Heljä Lång, Finland

University of Helsinki and Helsinki University Hospital Children's Hospital

Presenter Of 1 Presentation

E-Poster Discussion Immune dysregulation & autoimmunity

IMPAIRED AUTOPHAGY IN PATIENTS WITH TOM1 MUTATION PRESENTING WITH EARLY-ONSET AUTOIMMUNITY AND COMBINED IMMUNODEFICIENCY

Lecture Time
13:36 - 13:43
Room
Station 3
Date
19.09.2019, Thursday
Session Time
13:15 - 14:20
Presentation Topic
Immune dysregulation & autoimmunity

Abstract

Background and Aims

We evaluated two Finnish patients, a mother and her son, presenting with early-onset autoimmunity and combined immunodeficiency. The mother suffered from recurrent respiratory tract infections, atopic eczema, and oligoarthritis since childhood and later developed chronic diarrhea and persistent EBV-viremia. Her son had growth retardation, autoimmune enteropathy, eczema, and interstitial lung disease. Both patients displayed hypogammaglobulinemia and impaired regulatory T cell function. The son died at the age of 10 due to pulmonary complications following allogeneic hematopoietic stem cell transplantation.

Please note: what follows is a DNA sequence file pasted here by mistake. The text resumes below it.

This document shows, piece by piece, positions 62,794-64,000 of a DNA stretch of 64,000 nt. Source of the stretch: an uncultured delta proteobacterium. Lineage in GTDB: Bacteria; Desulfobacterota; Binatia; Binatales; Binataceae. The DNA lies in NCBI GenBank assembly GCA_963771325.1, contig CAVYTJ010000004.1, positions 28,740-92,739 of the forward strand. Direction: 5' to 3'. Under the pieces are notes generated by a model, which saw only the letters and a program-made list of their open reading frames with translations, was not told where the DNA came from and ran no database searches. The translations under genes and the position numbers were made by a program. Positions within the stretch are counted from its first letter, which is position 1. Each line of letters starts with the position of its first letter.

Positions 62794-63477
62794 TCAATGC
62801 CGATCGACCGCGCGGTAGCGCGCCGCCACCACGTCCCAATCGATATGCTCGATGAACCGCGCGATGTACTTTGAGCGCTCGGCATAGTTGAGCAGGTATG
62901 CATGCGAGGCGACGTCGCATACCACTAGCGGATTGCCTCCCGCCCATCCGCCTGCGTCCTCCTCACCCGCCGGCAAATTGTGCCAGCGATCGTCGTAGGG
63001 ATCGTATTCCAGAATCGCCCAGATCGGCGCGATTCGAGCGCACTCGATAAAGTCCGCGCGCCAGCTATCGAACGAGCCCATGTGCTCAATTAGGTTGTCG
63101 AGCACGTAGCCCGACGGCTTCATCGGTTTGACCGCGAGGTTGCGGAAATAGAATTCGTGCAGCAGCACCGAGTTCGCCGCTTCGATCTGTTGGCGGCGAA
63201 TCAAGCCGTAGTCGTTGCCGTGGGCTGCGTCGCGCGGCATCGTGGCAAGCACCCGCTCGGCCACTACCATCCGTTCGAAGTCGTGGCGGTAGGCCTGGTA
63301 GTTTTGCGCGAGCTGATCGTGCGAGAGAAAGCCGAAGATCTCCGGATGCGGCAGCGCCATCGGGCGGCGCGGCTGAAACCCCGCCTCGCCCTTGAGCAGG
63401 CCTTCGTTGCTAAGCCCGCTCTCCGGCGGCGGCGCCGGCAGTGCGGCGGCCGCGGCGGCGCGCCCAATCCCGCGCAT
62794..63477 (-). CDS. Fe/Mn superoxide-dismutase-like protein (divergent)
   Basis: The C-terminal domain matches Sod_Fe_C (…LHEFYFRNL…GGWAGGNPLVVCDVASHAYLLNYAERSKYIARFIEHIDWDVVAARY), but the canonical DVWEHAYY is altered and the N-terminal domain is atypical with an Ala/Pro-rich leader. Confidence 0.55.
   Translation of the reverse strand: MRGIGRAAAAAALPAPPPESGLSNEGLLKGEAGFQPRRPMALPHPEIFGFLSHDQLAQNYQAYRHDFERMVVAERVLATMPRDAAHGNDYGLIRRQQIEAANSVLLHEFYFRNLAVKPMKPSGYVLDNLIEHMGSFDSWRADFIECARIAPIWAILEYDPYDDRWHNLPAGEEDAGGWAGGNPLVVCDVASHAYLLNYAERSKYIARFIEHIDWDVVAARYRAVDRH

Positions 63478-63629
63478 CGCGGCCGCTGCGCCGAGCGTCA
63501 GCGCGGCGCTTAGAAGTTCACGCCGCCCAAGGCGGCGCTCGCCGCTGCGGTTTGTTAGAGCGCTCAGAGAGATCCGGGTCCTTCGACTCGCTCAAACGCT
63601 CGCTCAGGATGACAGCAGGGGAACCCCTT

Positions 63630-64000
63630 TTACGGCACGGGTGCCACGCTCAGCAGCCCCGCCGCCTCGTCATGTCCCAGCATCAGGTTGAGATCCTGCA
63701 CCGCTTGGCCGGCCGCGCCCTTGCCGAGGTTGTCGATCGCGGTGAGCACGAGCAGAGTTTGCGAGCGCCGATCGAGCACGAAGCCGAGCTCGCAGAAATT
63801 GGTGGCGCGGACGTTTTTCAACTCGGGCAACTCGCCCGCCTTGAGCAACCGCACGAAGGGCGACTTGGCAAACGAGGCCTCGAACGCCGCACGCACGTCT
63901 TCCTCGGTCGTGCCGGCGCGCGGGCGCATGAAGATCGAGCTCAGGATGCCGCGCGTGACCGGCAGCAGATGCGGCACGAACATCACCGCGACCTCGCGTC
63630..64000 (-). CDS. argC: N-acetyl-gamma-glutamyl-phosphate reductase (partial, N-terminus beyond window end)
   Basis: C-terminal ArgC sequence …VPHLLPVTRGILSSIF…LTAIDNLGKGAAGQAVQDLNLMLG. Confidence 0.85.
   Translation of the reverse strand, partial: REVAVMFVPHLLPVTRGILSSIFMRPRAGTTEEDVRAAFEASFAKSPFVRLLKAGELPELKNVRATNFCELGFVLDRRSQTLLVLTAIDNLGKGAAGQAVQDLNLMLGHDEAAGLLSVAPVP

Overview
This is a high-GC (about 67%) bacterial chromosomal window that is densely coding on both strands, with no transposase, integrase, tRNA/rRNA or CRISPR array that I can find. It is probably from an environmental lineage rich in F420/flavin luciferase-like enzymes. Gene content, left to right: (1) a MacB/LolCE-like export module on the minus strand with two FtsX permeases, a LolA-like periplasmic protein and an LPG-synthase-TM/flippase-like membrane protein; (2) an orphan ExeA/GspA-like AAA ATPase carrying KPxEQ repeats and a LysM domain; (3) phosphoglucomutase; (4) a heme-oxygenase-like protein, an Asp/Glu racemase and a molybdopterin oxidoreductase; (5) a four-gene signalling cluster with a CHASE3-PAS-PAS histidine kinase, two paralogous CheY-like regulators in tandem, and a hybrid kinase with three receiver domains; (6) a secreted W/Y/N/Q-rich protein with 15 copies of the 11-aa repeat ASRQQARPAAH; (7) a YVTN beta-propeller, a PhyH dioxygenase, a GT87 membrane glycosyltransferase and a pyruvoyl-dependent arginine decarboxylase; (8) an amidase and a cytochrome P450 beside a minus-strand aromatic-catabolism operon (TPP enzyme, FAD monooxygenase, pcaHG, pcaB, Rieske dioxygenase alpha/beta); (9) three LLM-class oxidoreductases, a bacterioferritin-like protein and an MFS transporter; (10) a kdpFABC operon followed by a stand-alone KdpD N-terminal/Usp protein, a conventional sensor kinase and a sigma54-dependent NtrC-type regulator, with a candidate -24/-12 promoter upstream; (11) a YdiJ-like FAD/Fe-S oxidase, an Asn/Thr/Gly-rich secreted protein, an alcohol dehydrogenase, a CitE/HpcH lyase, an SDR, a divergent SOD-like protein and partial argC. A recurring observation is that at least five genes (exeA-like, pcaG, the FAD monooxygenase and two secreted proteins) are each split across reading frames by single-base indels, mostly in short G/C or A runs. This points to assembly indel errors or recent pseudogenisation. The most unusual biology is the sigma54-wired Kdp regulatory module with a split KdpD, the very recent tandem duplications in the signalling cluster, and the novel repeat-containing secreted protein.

Whole-exome sequencing of these patients revealed a heterozygous variant (p.G307D) in the target of myb1 membrane trafficking protein (TOM1) -gene. TOM1 is known to be involved in autophagy, endosomal trafficking, and receptor recycling, all of which have been implicated in monogenic autoimmune diseases. 

Our objective was to elucidate the mechanisms by which this mutation causes the phenotype seen in these patients.

Methods

Fluorescence microscopy and western blotting were utilized to study autophagy and innate immune signaling in primary skin fibroblasts and lymphoblasts from the patients carrying TOM1 mutation.

Results

TOM1 mutant cells displayed a higher level of autophagy compared to wild-type cells. Amino acid starvation led to a significantly higher amount of autophagosomes compared to healthy control cells. When returned in complete culture media, patient cells showed slower autophagosome clearance, suggesting delayed degradation rather than enhanced autophagosome formation.

Conclusions

TOM1 mutation carried by the patients causes defective autophagosome clearance and is likely to contribute to the clinical phenotype of these patients.

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